ASUS Padfone X Mini Hybrid Smartphone / Tablet Review

Article Index

User Experience, Software, Call Quality

The key to this phone/tablet hybrid device is smooth transitions between using one or the other. ASUS' Dynamic Display software handles the hand-off, and when it works you can pick up right where you left off with an app when you dock or undock the phone. Most of the apps that come pre-loaded on the Padfone X Mini are designed to handle that transition. Not every app will.

Chrome is one of the notable pre-loaded apps that doesn't work. Each time you switch between the devices the browser has to restart. You don't lose open tabs but you will lose your place on the page. In other apps you'll end up back on the first screen or they just won't load at all. A notification will pop up letting users know what will happen.

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It's not the most convenient thing ever. Still, ASUS deserves some credit for making this work as well as it does. Programming it so apps restart automatically is better than making users open them all up again manually. And in the ASUS customized settings owners can control which apps restart and which keep running. A few we downloaded from Google Play worked just fine without a reboot, though they tended to be ones that don't have distinct layouts for smaller or larger screens.

Some apps have tablet-specific layouts. In such cases, the Padfone will load whichever is appropriate for the screen you're on. In fact, the layout of the Home screen also changes depending on which device mode is in use. On the tablet you get access to different widgets and can re-arrange icons to suit the larger canvas. In this way ASUS gives all the advantages of both tablet and phone, and that's a big plus in the Padfone's favor.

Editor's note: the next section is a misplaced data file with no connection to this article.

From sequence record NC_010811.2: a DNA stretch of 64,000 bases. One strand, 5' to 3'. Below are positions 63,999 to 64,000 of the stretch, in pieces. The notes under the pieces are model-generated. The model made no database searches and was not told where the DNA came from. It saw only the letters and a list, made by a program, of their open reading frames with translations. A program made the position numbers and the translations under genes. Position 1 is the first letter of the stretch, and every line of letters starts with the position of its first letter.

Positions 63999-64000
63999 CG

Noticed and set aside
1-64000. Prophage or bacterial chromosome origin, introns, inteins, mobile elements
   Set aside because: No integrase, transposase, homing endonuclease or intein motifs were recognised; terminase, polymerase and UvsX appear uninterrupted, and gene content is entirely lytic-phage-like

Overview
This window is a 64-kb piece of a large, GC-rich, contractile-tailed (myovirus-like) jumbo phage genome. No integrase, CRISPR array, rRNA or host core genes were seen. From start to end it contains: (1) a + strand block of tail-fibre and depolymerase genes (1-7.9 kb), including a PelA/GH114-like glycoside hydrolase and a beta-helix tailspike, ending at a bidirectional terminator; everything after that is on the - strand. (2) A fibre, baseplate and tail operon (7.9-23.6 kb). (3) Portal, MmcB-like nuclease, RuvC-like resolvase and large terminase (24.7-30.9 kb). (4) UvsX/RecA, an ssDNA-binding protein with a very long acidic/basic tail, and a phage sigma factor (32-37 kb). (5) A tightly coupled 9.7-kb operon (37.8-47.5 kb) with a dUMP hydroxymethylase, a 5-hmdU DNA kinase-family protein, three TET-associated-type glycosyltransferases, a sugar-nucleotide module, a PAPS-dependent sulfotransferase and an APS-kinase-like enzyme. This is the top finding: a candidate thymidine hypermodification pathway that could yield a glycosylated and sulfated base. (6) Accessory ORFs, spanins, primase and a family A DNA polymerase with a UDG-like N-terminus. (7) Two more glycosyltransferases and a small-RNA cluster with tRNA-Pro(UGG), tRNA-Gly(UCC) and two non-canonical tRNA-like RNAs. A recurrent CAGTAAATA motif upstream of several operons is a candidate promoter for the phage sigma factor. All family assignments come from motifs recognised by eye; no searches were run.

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Aside from tweaks specific to the dual nature of the device, the ASUS Zen UI over Android 4.4 is the same as you'll find on the company's other tablets and phones. Zen is a light touch Android skin that changes some of the underlying operating system's aesthetics, but it's not an invasive as heavy skins like Samsung's TouchWiz or LG's clone of TouchWiz. It's closer to HTC's Sense, where UI changes are most often geared toward efficiency. The notification shade is better looking than stock Android's and has better quick settings options.

ASUS doesn't overload the Padfone with too many pre-loaded apps (AT&T, of course, can't help but add far too many), and the apps on offer are fairly useful overall. File manager, Memo, Do It Later (tasks), and weather are all well designed, if basic. The Splendid app for tweaking display properties such as color warmth and hue/saturation is also a nice touch.

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The tablet portion of the Padfone can do anything the phone can, including make and take calls. No, you won't have told hold a giant 7-inch screen up to your face in this situation--it defaults to speakerphone mode. Or you can use a Bluetooth headset. Call quality on AT&T's GoPhone network is the same whether using the phone or tablet. Volume coming in is fine, though voices could be clearer. Callers on the other end reported the same as regarded voice quality, though background noise was not an issue.


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